Pension reform: The most modest will be “the least affected” by the shift in age, assures Elisabeth Borne

Pension reform: The most modest will be “the least affected” by the shift in age, assures Elisabeth Borne

The most humble French will be “least affected” by the government reform’s proposal to raise the retirement age to 64, Prime Minister Elisabeth Borne argued on Saturday.

A “fair” reform. Speaking on France Inter this Saturday, Elisabeth Borne wanted to explain that she believes the pension reform presented this week will save the humblest of workers.

“I cannot allow it to be said that this reform would disadvantage humble people. On the contrary,” said the head of government, who wanted to “convince” the project to “rescue” the pay-as-you-go pension system.

“These humble people are the least asked to change their starting age,” she added. They are also “most affected” by the revaluation of small pensions to 1,200 euros.

“Those whose working hours are least increasing are the first two deciles (of the lowest income, editor’s note) and somewhat the third decile,” explained Elisabeth Borne. “The poorest 20% of the French are the ones who will be least asked to work longer hours.” “The wealthiest 50% of the French will have the most time to postpone the entry age,” she continued.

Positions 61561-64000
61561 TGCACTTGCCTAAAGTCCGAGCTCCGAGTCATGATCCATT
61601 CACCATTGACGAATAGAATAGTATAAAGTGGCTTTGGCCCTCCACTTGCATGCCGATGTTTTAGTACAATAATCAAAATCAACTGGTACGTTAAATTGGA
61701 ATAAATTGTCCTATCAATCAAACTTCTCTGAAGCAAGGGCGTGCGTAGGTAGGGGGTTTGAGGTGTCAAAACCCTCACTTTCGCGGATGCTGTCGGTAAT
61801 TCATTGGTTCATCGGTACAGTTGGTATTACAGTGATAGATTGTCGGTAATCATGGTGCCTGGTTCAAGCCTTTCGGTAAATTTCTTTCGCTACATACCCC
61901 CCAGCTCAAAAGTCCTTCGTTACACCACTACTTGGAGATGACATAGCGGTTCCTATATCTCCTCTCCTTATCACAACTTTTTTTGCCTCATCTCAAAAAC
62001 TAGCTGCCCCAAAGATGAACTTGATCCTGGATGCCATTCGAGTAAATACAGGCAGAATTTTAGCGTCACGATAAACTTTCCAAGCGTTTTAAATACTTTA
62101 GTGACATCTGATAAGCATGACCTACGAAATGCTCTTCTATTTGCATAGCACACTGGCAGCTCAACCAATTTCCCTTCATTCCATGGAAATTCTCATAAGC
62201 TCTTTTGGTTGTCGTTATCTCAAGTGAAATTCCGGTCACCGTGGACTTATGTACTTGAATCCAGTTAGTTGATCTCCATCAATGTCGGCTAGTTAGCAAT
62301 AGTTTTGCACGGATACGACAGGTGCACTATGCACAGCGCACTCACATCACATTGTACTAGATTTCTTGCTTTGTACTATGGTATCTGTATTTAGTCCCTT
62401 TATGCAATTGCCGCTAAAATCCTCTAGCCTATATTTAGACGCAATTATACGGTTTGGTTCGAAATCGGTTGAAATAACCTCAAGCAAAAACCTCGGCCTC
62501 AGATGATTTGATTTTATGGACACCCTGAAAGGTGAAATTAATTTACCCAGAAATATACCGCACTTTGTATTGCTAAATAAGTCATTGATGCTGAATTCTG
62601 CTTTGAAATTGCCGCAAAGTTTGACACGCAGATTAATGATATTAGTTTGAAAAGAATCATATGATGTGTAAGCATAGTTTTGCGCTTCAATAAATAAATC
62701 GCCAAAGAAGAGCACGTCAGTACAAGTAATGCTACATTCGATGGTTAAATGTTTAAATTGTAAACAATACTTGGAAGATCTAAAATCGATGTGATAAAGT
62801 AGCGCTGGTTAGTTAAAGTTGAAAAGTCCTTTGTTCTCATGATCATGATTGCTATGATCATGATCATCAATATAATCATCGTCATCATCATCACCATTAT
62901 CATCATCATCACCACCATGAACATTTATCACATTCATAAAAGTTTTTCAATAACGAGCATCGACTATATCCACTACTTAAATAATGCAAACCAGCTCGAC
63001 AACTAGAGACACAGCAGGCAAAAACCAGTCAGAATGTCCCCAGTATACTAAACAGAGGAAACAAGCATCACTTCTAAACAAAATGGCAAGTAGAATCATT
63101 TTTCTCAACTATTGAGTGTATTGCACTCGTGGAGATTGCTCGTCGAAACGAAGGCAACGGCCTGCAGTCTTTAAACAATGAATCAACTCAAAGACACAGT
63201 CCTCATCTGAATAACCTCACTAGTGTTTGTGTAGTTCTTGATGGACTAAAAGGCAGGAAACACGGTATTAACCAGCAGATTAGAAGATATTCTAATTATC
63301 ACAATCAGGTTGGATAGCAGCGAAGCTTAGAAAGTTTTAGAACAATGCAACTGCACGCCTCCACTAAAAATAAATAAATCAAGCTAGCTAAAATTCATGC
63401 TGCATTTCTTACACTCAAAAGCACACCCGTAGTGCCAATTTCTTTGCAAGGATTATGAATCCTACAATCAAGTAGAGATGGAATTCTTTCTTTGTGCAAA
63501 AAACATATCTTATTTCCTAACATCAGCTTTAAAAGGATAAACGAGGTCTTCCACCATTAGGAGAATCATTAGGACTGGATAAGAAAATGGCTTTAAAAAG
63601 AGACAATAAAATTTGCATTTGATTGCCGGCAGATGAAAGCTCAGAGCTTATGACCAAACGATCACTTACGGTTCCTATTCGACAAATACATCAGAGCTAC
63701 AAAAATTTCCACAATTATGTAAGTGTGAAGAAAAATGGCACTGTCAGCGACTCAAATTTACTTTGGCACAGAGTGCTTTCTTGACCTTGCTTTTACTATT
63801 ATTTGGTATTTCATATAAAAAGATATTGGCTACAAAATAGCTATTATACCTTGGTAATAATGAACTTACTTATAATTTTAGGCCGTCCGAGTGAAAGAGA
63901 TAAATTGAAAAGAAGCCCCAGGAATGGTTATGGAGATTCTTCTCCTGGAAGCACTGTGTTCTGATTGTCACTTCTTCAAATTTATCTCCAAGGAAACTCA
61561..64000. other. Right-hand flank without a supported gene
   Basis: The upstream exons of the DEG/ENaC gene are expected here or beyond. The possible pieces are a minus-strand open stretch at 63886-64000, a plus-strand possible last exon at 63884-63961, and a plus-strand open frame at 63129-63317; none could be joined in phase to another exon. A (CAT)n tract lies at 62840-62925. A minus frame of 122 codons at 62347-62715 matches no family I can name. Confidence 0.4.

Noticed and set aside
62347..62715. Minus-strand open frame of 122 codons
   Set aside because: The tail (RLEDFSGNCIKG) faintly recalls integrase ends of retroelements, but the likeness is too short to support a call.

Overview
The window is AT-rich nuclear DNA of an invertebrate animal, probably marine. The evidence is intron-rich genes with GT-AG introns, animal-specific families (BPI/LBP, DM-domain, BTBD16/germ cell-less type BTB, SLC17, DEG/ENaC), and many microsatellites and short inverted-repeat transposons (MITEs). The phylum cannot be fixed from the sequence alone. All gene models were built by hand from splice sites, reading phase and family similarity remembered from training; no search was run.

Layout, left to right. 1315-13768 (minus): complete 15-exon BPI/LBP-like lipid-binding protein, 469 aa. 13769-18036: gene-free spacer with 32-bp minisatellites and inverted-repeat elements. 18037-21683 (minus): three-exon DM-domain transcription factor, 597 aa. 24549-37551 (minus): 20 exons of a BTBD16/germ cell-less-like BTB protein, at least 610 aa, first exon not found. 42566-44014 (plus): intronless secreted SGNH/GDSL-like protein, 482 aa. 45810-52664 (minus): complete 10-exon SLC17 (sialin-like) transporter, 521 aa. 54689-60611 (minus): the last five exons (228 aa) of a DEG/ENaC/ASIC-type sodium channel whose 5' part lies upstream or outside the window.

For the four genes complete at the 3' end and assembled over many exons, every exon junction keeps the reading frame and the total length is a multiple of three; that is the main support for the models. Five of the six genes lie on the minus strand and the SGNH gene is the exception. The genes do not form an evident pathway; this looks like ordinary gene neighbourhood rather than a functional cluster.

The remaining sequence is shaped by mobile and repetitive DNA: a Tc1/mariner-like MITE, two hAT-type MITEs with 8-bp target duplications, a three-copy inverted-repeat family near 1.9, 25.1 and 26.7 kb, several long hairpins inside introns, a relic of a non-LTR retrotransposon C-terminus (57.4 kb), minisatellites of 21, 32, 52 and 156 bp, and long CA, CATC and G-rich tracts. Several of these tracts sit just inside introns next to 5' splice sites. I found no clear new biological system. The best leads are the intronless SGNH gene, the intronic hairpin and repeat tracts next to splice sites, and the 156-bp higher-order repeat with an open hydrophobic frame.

Mobilization day planned for January 19th

INSEE is used to dividing the standard of living of households into 10 groups, the “deciles”. For example, the standard of living of the poorest 10% (first decile) in 2019 was below €11,660 per year, while the standard of living of the richest 10% (9th decile) was above €39,930 per year.

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The government’s plan aims to gradually raise the retirement age to 64 instead of the current 62, while accelerating the lengthening of the contribution period.

The major unions, unanimously opposed to this reform, announced a first day of strikes and demonstrations for January 19. The entire left called to join the mobilization. Polls also show that the French are overwhelmingly opposed to the reform.